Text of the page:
Sheep Creek


Sheep Creek is a 63-mile-long tributary of the Bruneau River that originates in northern Nevada and flows north into Owyhee County, Idaho, and the Owyhee Desert. The section designated as wild flows over 25 miles through an extremely narrow, winding canyon with sheer vertical walls and into the Bruneau River, 13 miles downstream from (north of) Indian Hot Springs. Access to Sheep Creek is limited because of its remoteness.

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Designated Reach

March 30, 2009. Sheep Creek from its confluence with the Bruneau River to the upstream boundary of the Bruneau-Jarbidge Rivers Wilderness.

Outstandingly Remarkable Values


Native Americans have utilized the canyonlands for shelter, weaponry, fish and game, and water for thousands of years. Petroglyphs, pictographs, rock alignments, shrines, and vision quest sites of the Shoshone and Paiute peoples are located throughout the Owyhee Canyonlands. Tribal members still frequent the canyonlands to hunt, fish, pray, and conduct ceremonies.

Cowboys also left their marks on the sheltered canyon walls. A few homesteaders chose the canyons as a place that was well-suited for collecting water, hunting game, and perhaps using nearby thermal pools.


Steep canyon walls, boulder fields, and rock crevices provide unique habitats in an area more commonly dominated by rolling hills and wide plateaus. The Bruneau River phlox, a white flowered and matted plant that clings to ledges, rock crevices, and cliffs occurs in vertical or overhanging rhyolitic canyon walls; the entire known extent of Bruneau River phlox in Idaho occurs within this small area.


The Bruneau and Jarbidge river systems, including Sheep Creek, support both redband and bull trout. Bull trout critical habitat, consisting of a Rocky Mountain juniper-dominated riparian zone, is unique to the area. Although bull trout spawn in upstream portions of the Jarbidge River in Nevada, the Jarbidge River in Idaho and Sheep Creek are limited to over-wintering and migratory habitat, which is maintained by bank-full flows that move the river bed materials downstream and the silts and sands to the upper channel banks between bank-full and floodplain levels. The bull trout and redband trout populations also rely on low flows that maintain hiding pools that hold water throughout dryer seasons.


Sheep Creek is part of the Bruneau, Jarbidge, and Owyhee river systems, which provide the largest concentration of sheer-walled rhyolite/basalt canyons in the western United States. Though not unique to southwest Idaho, their great abundance and expansiveness makes the designated river segments geologically significant. Their geology has been shaped by a combination of volcanic activity, glacial melt, and regional drainage patterns. The area was the site of eruptive centers whose explosions led to gradual collapse of volcanic cones and the creation of basins. Massive rhyolite flows and basaltic eruptions followed, and the glacial flows have carved out the canyons that expose this activity. If overlying basalt is present, the rhyolite formations are nestled in the rubble slopes below vertical walls of basalt. Weathering and erosion have carved immense monolithic cliffs and numerous sculptured pinnacles known as “hoodoos.”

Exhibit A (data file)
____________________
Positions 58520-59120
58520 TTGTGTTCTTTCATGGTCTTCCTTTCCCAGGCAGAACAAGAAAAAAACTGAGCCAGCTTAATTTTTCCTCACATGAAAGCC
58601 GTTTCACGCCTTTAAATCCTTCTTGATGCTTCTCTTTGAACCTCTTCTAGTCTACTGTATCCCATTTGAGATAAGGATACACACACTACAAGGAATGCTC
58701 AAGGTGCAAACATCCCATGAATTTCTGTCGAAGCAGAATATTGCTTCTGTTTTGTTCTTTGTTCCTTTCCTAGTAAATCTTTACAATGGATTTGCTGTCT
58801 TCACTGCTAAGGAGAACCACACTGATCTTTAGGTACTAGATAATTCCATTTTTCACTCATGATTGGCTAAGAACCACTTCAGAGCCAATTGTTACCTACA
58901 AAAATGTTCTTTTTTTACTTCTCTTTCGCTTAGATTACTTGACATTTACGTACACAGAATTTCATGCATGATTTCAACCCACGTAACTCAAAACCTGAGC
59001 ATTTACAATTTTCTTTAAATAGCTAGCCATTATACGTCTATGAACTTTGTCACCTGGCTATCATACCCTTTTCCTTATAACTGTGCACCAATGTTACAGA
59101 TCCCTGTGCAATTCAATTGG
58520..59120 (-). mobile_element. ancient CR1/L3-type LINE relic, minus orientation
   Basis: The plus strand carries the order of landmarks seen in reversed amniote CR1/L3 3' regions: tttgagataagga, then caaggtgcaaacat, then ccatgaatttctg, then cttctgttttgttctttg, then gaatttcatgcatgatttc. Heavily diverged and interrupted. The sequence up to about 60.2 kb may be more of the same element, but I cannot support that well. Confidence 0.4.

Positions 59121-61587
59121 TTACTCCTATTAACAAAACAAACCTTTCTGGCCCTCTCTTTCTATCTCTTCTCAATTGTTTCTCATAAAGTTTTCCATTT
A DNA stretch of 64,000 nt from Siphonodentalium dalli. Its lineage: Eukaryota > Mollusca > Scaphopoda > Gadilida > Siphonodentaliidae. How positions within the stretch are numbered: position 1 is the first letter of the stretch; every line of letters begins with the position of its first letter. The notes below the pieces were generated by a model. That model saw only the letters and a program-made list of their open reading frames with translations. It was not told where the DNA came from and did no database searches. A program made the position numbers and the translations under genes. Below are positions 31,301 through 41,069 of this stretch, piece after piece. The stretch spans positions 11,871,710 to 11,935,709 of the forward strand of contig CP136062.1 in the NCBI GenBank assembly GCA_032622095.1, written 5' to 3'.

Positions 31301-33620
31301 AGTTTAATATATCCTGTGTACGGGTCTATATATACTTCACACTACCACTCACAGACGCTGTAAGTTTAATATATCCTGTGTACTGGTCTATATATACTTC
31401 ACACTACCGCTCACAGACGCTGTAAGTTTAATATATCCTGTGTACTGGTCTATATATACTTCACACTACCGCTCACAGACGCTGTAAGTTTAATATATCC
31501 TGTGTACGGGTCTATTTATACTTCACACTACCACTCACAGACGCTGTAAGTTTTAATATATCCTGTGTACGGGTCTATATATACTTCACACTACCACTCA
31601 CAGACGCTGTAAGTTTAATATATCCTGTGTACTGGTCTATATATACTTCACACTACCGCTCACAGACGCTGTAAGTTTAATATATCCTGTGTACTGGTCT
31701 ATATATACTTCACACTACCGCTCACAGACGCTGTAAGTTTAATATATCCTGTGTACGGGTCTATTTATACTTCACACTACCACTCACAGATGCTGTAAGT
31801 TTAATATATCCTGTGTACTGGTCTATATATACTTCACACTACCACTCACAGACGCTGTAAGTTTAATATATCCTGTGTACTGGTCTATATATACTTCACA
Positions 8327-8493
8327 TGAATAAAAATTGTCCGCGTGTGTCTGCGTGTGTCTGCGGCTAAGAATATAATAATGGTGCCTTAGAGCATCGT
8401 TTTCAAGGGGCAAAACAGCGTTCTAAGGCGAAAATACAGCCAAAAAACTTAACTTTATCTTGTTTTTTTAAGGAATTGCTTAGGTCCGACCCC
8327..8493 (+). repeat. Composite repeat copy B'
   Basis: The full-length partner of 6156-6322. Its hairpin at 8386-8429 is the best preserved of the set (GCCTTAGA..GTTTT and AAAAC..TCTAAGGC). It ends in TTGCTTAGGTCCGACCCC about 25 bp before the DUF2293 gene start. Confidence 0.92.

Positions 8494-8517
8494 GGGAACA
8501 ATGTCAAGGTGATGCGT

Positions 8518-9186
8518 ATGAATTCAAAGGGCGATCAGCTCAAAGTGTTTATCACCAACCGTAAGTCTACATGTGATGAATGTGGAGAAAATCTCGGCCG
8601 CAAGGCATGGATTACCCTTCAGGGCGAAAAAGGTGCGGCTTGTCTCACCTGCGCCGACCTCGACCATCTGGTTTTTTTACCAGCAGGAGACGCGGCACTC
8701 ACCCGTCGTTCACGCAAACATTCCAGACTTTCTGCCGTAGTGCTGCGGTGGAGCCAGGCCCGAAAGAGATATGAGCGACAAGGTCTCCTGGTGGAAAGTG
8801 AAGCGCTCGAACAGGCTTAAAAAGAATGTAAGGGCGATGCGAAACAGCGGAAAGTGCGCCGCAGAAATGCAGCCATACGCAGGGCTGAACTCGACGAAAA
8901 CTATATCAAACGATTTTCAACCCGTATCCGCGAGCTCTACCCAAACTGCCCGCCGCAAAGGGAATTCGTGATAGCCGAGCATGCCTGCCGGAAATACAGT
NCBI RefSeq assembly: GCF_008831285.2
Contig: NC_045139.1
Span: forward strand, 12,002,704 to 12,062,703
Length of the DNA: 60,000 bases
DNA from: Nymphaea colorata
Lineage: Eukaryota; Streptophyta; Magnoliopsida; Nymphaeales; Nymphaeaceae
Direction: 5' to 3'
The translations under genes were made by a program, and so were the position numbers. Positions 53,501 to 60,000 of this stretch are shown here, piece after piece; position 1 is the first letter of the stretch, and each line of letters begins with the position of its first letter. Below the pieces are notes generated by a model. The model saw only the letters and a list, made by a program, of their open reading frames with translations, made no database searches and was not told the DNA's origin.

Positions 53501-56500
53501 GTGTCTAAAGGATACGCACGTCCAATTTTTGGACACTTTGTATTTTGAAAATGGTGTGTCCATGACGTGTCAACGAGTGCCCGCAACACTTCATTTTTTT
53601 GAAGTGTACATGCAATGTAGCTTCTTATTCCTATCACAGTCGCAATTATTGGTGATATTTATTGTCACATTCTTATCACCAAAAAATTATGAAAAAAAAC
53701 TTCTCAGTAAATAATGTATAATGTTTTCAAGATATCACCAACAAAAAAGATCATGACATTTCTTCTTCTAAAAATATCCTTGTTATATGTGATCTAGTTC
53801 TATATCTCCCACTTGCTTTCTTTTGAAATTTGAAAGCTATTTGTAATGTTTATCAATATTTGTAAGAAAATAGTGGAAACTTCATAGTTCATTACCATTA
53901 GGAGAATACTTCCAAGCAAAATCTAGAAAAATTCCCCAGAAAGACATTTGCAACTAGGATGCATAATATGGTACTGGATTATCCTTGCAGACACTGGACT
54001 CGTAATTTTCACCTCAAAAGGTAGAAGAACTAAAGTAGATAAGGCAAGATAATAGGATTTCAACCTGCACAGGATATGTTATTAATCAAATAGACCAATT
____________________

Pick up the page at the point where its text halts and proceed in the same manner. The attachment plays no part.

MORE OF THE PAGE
Sheep Creek relies on rainfall to provide flows to its Class IV-V rapids, and it is therefore rarely boatable in any craft. When it is running, Sheep Creek offers a challenging run with a handful of Class IV and V rapids, such as Gun-shy, Blind Date, and Grants Slam, before continuing down to the Bruneau River.

Sheep Creek and other Jarbidge-Bruneau canyons provide exceptional opportunities for solitude and for passive, primitive and/or physically challenging activities, including hiking, wildlife viewing, and photography.


The Sheep Creek Canyon, similar to others in the Owyhee Canyonlands, is dominated by a mixture of high, vertical lines and forms of coarse-textured, red, brown, or blackish eroded cliffs, often glazed with yellow to light green micro-flora. Intertwined with the vertical features are some very steep diagonal lines that frame triangular forms associated with talus slopes. The slopes have a mosaic of medium-textured, yellow and subdued green sagebrush-bunchgrass communities and/or dark green juniper, as well as either medium-textured, reddish rhyolite rubble fields or coarse-textured, blackish basalt rubble fields. The basalt/rhyolite associations found here and elsewhere along the designated Owyhee, Bruneau, and Jarbidge segments are among the best representations of this landscape in the region.


The Owyhee Canyonlands provide both upland and canyon riparian habitats for a number of wildlife species common to southwest Idaho. Big game species commonly found in the area include California bighorn sheep, elk, mule deer, and pronghorn.

Common large and mid-sized predators in the area include cougars, bobcats, coyotes, badgers, and raccoons. Small mammals include rodents (mice, kangaroo rats, voles, squirrels, and chipmunks), rabbits, shrews, bats, weasels, and skunks. River otters are supported by year-long flows and a good prey base (fisheries).

Birds include songbirds, waterfowl, shorebirds, and raptors.

This area includes Preliminary Priority Habitat for greater sage-grouse. Idaho BLM sensitive species include bald eagle, yellow-billed cuckoo, prairie falcon, ferruginous hawk, several neotropical migratory bird species, several bat species, Columbia spotted frog, and western toad. Cliffs also support spotted and Townsend’s big-eared bats.


Public Law 111-11164.88 KB


Wild — 25.6 miles; Total — 25.6 miles.
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